LINE SHOOTING 101
Laying out seismic recording instruments along a line, then planting explosives and setting them off is called "shooting a line". So how did we shoot a line?
Setting off explosives and recording the returned seismic waves are only the end of a long list of activities that were required to do the seismic work. The first step was to get out our GPS systems and survey the line. This was usually preceded by someone pouring over maps and images to determine where the lines were to be placed. For our lines two teams of people went out and placed flags where each of the shot holes were to be drilled, and where some of the sensors were to be placed.
Next came the drillers. Most of our shot holes were placed 300 meters apart along the lines. The lines ranged from five kilometers to thirty-five kilometers in length. That added up to plenty of holes. Santa Claus ran the boilers for the hot water drill.
Next the explosives were placed into the holes. Sometimes this was done before shooting began on a line, and sometimes it was done as the shooting progressed. Below is a picture of a hole being loaded for one of the few large shots that we made. Most of the shots were only one or two of the yellow explosives.
Along with the drilling and hole loading came the laying out of the cables. This experiment had 1.2 kilometers of cable in eight sections. They were all laid out in a straight line before the first hole, and then moved (leapfrogged, actually) two sections (300 meters) at a time after three shots in two different holes were set off.
These cables had enough wires in them to carry the signals from 60 geophone sensors back to the seismic recording equipment.
Before shooting the recording equipment was installed into the two Conestoga huts which were hauled out to the beginning of the shot lines and connected to the cables. Half of the cables were connected to each of the huts. A solar panel array was used to keep the batteries that ran the recording equipment in the huts charged up during the day, which was 24 hours of sunlight, which was a good thing when the weather was bad and there wasn't a whole lot of sunshine. We only had to leave a small generator running at each of the huts once to charge the batteries while we slept. The weather had been such that there just hadn't been enough sunlight to keep the batteries charged up.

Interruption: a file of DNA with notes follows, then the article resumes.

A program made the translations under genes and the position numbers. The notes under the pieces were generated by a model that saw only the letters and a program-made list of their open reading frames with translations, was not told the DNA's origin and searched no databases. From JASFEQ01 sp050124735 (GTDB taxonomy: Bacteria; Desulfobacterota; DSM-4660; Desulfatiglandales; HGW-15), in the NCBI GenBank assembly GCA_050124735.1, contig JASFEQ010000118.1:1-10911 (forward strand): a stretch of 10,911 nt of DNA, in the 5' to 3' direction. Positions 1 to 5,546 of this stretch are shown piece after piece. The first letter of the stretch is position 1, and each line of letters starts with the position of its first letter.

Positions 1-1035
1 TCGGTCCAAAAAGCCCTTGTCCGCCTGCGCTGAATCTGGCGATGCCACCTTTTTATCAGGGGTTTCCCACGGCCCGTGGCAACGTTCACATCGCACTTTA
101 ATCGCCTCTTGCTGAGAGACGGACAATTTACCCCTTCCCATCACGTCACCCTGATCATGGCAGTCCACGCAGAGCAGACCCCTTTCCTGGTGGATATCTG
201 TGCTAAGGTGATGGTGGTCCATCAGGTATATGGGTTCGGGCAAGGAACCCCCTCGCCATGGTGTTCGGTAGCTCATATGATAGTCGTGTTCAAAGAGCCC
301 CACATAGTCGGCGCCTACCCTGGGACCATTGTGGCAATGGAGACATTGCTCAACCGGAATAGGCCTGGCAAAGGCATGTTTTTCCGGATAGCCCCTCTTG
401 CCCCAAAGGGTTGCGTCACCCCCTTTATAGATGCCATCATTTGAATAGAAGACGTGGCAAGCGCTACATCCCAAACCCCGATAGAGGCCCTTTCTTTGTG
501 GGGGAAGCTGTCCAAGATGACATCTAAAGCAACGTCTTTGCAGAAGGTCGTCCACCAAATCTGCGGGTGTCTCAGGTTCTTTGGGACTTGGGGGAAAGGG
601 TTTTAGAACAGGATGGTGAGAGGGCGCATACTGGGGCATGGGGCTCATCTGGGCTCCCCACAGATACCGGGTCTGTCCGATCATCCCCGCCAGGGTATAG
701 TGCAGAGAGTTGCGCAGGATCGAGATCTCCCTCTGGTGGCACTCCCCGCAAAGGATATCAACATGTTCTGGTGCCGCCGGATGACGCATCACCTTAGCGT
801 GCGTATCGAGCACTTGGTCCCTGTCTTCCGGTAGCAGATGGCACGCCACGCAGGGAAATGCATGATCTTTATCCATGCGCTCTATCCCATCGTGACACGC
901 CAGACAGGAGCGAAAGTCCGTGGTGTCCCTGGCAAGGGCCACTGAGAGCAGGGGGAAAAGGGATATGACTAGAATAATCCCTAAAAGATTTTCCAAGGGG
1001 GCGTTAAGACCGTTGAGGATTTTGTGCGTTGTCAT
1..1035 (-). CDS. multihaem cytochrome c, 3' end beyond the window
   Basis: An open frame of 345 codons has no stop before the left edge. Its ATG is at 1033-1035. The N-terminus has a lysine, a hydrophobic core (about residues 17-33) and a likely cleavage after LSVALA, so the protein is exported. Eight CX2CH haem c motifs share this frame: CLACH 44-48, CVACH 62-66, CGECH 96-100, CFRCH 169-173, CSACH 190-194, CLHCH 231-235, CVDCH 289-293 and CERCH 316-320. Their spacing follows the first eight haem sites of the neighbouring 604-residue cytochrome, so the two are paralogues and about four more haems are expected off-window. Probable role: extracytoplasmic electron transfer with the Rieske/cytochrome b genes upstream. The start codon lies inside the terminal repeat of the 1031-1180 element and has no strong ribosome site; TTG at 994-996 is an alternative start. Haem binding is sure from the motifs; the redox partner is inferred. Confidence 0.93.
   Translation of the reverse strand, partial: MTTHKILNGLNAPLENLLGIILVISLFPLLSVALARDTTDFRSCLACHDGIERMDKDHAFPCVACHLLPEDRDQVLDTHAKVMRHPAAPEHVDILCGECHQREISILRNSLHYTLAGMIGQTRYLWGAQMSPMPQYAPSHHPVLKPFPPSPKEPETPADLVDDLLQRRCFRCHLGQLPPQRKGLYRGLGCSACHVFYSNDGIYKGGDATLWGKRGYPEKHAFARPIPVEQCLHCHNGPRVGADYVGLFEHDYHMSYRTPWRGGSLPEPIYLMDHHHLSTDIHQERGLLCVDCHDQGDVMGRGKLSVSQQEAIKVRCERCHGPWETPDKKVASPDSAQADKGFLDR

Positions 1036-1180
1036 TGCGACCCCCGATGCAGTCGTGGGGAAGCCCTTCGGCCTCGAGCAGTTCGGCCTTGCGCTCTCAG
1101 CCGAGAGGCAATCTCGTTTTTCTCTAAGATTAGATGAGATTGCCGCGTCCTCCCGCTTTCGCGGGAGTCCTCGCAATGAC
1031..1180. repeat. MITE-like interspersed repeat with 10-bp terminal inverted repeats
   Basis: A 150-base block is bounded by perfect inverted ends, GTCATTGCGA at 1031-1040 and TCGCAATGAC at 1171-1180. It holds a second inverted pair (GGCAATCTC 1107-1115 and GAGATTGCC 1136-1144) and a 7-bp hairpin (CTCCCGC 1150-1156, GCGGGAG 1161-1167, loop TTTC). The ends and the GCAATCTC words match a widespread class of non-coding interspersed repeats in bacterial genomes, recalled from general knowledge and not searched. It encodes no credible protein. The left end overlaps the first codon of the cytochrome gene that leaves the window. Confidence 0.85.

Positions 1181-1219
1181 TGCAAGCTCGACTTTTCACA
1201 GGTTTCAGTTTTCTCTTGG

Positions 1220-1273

All 120 geophones had to be buried and connected to the cable.
Most of the time there was a breeze blowing. Anything that could make any noise along the line had to be tied down to keep the geophones from 'hearing' anything other than the shock waves from the explosions.
We had to set up a communications system. For most of the shots the shooter, the person in the front hut running the equipment connected to the first 60 geophones, and the person in the back hut running the equipment connected to the second set of 60 geophones were close enough to communicate by walkie-talkies. Shooting and recording was coordinated by the person in the front hut. For the larger shots the distances between the recording huts and the shot points were tens of kilometers. For these shots we used Iridium satellite phones as in the picture below. Santa Claus also helped set off the explosions too.
The shots had to be coordinated. Once everything was ready the shooter and the people in each hut would set up their identical shot boxes to go off at the top of the next minute. The shot box at the shot point would set off the explosives and the shot boxes in the instrument huts would trigger the recorders. Boom. Actually it was more like a "pop" and a "whoosh" sound.
We needed to verify the results. Once the recording was complete (four seconds after the explosives were set off) a plot of the "wiggles" would come up on the computer display so it could be verified that the shot had been recorded.
Like other things in life a shot couldn't be considered finished until the paperwork had been done. There was always plenty of paperwork for each shot so we could keep track of which data file on the disk of the recorder went with which explosion.
Location location location. Once the shooting for a particular location was finished (usually three explosions), 30 of the geophones were disconnected and dug up, two sections of the cable were then drug to the front of the cable line, the huts were both moved up 300 meters and reconnected, the 30 geophones were replanted in their new locations, and the whole shooting process was repeated until the line was finished. About 14 of these moves could be accomplished on a good day. At 300 meters per move the 10 kilometer long lines required over 30 moves. When an entire line was finished the whole camp was picked up and our little nomadic tribe moved on to the next work area to start the whole process all over again.
This job ran through the holiday season so it was only appropriate that the wires to the explosive detonators were green and red.
DIRECT LINKS TO PAGES:
THIS IS SUMMER?
HAPPY CAMPER SCHOOL
JUST PRACTICING I
JUST PRACTICING II
JUST PRACTICING III
BLACK FLAGS I
BLACK FLAGS II
BLACK FLAGS III
THE KIWIS ARE COMING!
THE SUNDAY BOONDOGGLE
AND AWAY WE GO!
THIS IS IT??
AN EXTRAVAGANZA OF SCIENCE
WHERE WERE WE?
LINE SHOOTING 101
OTHER CAMP STUFF
GPS CONFLUENCE GEOCACHING PHOTOGRAPHY
BYRD SURFACE CAMP
PACKING IS SUCH SWEET SORROW
THAT'S ALL FOLKS!